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  #1  
Old 07-07-2008
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Fuel system losing prime

I've just installed a new engine - everything is working smoothly, with one small exception. When we let it sit for a few days between running, the fuel system loses prime.

It's easy enough to bleed and get started, but I'm wondering if there is some method for tracking down the source of the problem?

We have 2 fuel tanks which run to a selector valve, then to 2 external filters, then to an electric fuel lift pump, and finally to the engine. Somewhere in the system there is air coming in, but very slowly. Anyone have experience tracking down something like this?

Thanks!
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The electric fuel pump should restore the prime effortlessly when it 'loses it'.

I'd look to your return lines as the source of your lost prime, boat design, gravity and liquid having a tendency to drain etc.. it's your most likely source.
On my my Westerbeake 30b I just hold the preheat button for 5-10 seconds and the pump takes care of it (self bleed, self prime).

Once your pump turns off gravity will do it's thing and empty the return fuel line into your tank. Suction created by the vacuum of the fuel going down will draw out more, ergo, lost prime.
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Yeah, this is most likely Chuck says, but if you insist to go for "gravity", change your actual hoses for a transparent one, temporarily. If air comes just from hose connection, you lost your time, but if comes from filters, joints, engine pump, etc ... then you might be able to see the air the bubble forming.
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Out of Cap'n Gary's bag of tricks:

Get between the Racors and the tank(s). Install one of those squeeze bulbs that outboards use. This does two things for you. It gives you a very easy and neat way to refill the Racor housings after a fuel filter change. (Beats the h*** out of a bucket or something.) The second thing it does is provide a check valve to prevent the fuel from finding its way back to the tank. Once the main low pressure fuel pump, be it electric or mechanical, starts drawing, fuel will run happily through the squeeze pump.

This squeeze pump is also much easy to use than those bloody little levers they put on most mechanical pumps. (You know! The one that takes about two hundred strokes with your thumb to pull four ounces of fuel from the tank!)

I'll take the credit (or blame) for this one. I got sick of trying to get my old Westerbeke/Perkins going again after I changed filters, and came up with this solution. The only fly (a small one) in the ointment is that you have to change the squeeze bulb every couple of years.

Hmmm. Maybe I'll patent it. Never mind. Don't do it! (Joking).
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Great Gary !! I used it also in an occasion where my pump failed at all, by just sending an "animal crew" to pump it mannually until we return to dock. I do the same on my AC plumbing system and work perfect as well.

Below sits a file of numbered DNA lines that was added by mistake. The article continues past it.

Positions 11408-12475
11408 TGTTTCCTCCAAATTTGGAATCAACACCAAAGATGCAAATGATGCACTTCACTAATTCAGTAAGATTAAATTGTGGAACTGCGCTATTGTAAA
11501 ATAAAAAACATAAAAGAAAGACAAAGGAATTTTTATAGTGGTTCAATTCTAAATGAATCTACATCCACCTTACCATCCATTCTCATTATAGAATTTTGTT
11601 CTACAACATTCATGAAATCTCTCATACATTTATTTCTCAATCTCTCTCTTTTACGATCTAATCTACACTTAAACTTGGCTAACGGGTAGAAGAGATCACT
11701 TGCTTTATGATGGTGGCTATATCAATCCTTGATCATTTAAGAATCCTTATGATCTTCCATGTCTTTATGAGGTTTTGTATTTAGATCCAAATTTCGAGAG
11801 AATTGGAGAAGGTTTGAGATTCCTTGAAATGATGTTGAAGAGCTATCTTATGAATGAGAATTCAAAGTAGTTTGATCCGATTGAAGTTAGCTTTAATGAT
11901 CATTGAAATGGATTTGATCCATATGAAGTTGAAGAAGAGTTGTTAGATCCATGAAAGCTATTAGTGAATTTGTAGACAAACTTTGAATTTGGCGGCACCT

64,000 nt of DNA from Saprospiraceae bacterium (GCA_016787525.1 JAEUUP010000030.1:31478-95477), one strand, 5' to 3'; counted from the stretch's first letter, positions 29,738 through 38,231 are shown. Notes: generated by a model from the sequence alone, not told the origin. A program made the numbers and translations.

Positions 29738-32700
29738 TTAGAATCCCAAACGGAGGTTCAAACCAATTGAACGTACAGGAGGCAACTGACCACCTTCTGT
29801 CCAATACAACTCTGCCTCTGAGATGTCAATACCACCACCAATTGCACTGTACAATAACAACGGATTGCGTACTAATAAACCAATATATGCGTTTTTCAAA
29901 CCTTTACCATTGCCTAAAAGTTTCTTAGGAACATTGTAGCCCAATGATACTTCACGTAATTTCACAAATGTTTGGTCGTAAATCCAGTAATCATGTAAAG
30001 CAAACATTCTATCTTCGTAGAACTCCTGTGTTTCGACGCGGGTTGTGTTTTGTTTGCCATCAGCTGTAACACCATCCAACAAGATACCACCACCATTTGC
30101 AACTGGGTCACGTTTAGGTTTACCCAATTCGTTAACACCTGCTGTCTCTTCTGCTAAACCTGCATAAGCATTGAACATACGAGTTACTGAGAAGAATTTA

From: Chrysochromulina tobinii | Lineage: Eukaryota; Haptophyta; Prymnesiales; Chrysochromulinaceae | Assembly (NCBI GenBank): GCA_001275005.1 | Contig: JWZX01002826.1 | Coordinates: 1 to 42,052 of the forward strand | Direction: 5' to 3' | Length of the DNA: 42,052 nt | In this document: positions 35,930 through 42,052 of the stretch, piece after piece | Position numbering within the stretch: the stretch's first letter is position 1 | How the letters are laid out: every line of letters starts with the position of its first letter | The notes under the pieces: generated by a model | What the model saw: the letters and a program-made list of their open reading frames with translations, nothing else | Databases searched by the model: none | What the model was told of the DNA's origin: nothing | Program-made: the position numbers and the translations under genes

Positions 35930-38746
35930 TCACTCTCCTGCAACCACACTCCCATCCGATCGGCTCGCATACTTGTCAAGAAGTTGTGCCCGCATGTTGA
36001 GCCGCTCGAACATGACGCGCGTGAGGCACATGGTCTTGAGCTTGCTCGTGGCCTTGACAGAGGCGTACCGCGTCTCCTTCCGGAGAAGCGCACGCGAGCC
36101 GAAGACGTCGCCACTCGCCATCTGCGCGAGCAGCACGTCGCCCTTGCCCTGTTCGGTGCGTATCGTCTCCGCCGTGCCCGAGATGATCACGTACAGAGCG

Another positive point to your solution !!
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pump ball

The pump ball doesn't last forever but the advantages sure do. We have them on every boat except the Island Packet (it's electric). When you have to do lots of filter changes ,the only thing better is having someone else do it.
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I had on old racor that just one day started leaking in air somewhere. Took me weeks to figure it out. I replaced the o-rings and the filter but it would drain back to the tank every nite. I purchased a new racor and put in a check valve and no more problems
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We actually have an electric lift pump fitted behind the filters, this is even easier than the squeeze pump for bleeding the system, but maybe this seal is faulty.

It's also worth noting our fuel tanks are in the bilge, very far below the engine, so some kind of syphon effect from the fuel return line is a definite possibility. I've read the fuel return hose is supposed to loop down to the level of the bottom of the tanks, before heading up to the tank return. I didn't have quite enough hose to go all the way to the bottom, maybe I'll give this a try as a first shot.

Thanks.
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I had a problem with losing prime. I happened to mention it to a Yanmar guy who was working on a neighbor's boat. He said it is typcially the banjo bolt as attaching that to the engine is the responsiblity of the yard and they generally don't tighten enough for fear of collapsing it. He climbed in my boat, ask for a wrench, pointed it out to me, gave a tightening and I haven't had a problem since (it is the bolt that connect the fuel line to the engine. It is on the starboard side towards the aft end of the block on a 3GM30).
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Overtightening a banjo bolt will often lead to a fuel system air leak as well.
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